By Laura Stephens-Reed
In A Path to Belonging: Overcoming Clergy Loneliness, leadership specialists Mary Kay DuChene and Mark Sundby raise the red flag that loneliness among clergy, a stress response to not having adequate levels of social connection, is epidemic. This was true before the pandemic, but our need to distance ourselves physically during the worst of Covid-19 exacerbated the problem.
This is a problem for the population at large. People who feel lonely are at a 26 percent greater risk of premature death – a threat as great as if we smoked 15 cigarettes a day – and that is particularly true for those of us who are middle-aged. But we don’t talk about our loneliness because shame is attached.
Our culture encourages rugged individualism. “I should be able to do it all myself and be content by myself.” But that’s not how God made us. Our biology is designed to nudge us toward the company of others for safety’s sake. Our theology as Christians turns us toward our neighbors for mutual care. We need each other.
Laypeople might not know this, but many pastors struggle with loneliness. This might seem strange since our work is so people-centered. We are a member of yet isolated from our congregations. There are certain boundaries we must implement to be good ministers. We often must move away from our support systems to find ministry positions. We tend to work long hours, hours unlike other professionals, that make it tough to develop relationships outside of our vocational lives.
Hopefully it’s helpful for pastors to be reminded that we are not alone in our experiences, even when we feel lonely. But ministers need more than just this knowledge to counteract the effects of isolation. As pastors, we must make conscious efforts to build our teams. Here is a way to think about doing this, with framing from Matt Bloom of the Flourishing in Ministry study at Notre Dame. Thinking of our lives as taking place in a theater, here is what all pastors need:
Time on the front stage. This is your work in front of the audience, where you are fully inhabiting the role of clergyperson. Most pastors spend more than enough time on the front stage. Bear in mind that the more authentic you can be in this space, the less lonely and more resilient you will be. Having a pastoral relations committee can help with this. If you have a team with whom you can let down your guard and ask for help as needed, you won’t feel so much like a solo performer. Building trust with staff, lay leaders and church folks at large can also make an impact.
Time backstage. Everyone needs colleagues behind the scenes with whom they can vent and learn and with whom they can find mutual support. Backstage is the space where you can regularly convene with a peer group of fellow clergy, recruit a mentor to influence your leadership or have contact with a coach, therapist and/or spiritual director. Think of these people as the “churchy” version of director, producer, makeup artist, costume designer, tech crew or anyone else who might help an actor be ready for the front stage.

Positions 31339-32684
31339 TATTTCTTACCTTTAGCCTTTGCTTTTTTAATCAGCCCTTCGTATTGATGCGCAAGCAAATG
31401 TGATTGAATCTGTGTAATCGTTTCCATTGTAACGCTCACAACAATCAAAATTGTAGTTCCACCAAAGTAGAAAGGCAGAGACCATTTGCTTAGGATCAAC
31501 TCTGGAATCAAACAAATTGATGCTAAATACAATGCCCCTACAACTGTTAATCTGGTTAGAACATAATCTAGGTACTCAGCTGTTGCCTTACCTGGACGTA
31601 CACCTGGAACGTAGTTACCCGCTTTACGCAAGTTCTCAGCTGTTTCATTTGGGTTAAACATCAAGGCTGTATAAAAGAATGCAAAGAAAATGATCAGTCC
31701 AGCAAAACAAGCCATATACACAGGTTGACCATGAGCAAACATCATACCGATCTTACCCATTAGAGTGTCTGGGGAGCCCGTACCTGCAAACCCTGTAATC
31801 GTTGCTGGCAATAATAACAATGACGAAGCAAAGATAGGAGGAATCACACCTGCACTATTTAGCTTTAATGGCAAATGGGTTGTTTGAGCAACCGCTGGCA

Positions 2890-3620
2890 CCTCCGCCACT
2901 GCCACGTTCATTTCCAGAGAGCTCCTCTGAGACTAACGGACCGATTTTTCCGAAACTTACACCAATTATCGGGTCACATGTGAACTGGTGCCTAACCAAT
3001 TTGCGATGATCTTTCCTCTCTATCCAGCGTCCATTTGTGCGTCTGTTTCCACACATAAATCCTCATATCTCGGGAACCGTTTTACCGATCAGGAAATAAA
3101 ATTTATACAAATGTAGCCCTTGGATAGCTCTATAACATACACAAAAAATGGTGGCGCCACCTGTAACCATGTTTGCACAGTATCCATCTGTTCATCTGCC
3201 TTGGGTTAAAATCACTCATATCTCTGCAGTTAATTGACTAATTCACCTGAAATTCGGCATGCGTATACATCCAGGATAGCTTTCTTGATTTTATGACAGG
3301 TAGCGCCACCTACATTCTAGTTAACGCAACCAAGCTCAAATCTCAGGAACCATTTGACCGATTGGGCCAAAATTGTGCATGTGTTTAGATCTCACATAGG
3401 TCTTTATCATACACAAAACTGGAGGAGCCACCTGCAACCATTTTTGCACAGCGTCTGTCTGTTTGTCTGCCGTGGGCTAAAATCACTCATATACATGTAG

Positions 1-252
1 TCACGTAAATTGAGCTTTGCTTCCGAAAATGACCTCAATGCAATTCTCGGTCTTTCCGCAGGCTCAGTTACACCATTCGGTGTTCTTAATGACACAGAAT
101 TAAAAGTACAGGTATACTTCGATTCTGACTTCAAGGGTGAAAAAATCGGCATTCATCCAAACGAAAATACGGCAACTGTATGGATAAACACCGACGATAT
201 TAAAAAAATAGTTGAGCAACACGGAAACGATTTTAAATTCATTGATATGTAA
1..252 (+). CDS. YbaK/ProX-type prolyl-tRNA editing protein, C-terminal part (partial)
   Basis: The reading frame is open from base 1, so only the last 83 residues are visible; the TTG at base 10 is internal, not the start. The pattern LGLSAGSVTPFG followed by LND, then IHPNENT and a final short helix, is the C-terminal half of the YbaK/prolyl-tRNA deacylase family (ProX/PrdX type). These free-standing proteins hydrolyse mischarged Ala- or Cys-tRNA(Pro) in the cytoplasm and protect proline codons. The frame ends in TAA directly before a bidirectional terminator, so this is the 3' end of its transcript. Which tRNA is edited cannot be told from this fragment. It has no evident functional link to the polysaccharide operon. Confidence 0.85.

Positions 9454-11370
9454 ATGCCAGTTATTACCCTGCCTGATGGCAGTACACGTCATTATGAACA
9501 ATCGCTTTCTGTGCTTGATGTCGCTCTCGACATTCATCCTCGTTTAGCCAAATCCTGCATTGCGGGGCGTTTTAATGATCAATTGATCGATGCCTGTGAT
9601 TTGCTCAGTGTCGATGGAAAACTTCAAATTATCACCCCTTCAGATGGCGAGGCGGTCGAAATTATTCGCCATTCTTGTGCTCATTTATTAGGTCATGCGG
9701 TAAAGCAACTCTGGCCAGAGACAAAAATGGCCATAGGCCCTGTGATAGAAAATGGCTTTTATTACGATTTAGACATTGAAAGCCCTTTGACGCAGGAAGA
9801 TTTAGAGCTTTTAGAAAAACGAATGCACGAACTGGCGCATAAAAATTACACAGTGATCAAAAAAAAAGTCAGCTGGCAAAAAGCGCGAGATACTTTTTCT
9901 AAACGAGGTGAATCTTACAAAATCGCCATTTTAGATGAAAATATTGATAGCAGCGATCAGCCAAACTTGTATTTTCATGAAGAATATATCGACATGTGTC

Time offstage. Don’t be a method actor, in which you are in your clergy role 100 percent of the time. You need time when you take off the clergy robe altogether. In these spaces, find people with whom you can be seen and valued for your true self. This might include down time with your spouse, family or ride-or-die friends. It might mean finding hobbies that tap into a different part of your personality and gifts and connect you with people who don’t even know you’re a pastor. This is often the area that pastors struggle with the most, both because ministers identify so fully with their professional roles and are so consumed by work that it is hard to leave the theater.
Congregations can help their ministers get time backstage and offstage. Hold those calls and texts that aren’t emergencies until regular office hours. Be generous with paid vacation, then celebrate your pastors for taking that time away. Encourage your minister to seek out opportunities to be with other clergy. There are multiple programs out there – many of them fully funded by grants – that bring pastors together for retreats as well as ongoing support. Acknowledge that your leader needs time to be in non-churchy spaces too. Some pastors that I know have joined the community orchestra or a roller derby team, and this has meant marking certain time as off-limits for church meetings.
If pastors, with their congregations cheering them on, can build a team that has some members who show up onstage, backstage and offstage, we can overcome the three kinds of loneliness that DuChene and Sundby identify:
- Individual loneliness, in which we feel different and separate from everyone else around us.
- Relational loneliness, in which we don’t feel like we have networks we can call upon.
- Collective loneliness, in which we don’t feel connected to groups that could have meaning for our lives.
Pastors: Who is on your team, whether onstage, backstage, or offstage? Where do you need to recruit more support? What is the very first, smallest step in that direction? Churches: What is one change you might make to support your pastor’s efforts to be backstage and offstage? What education will the congregation need for that change to hold?
Rev. Laura Stephens-Reed is a clergy and congregational coach based in Alabama
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Coming from an involved lay leader, this article should be read and followed by all laypeople. This article is so very truthful concerning pastors that lay leaders do not think about unless they are closely involved in the leadership with their pastor. and know what they go through. on a daily 24/7 basic, because they are called upon for every situation, especially in small churches. We need to pray and support our pastors in anyway possible, we need to become a team member. Amen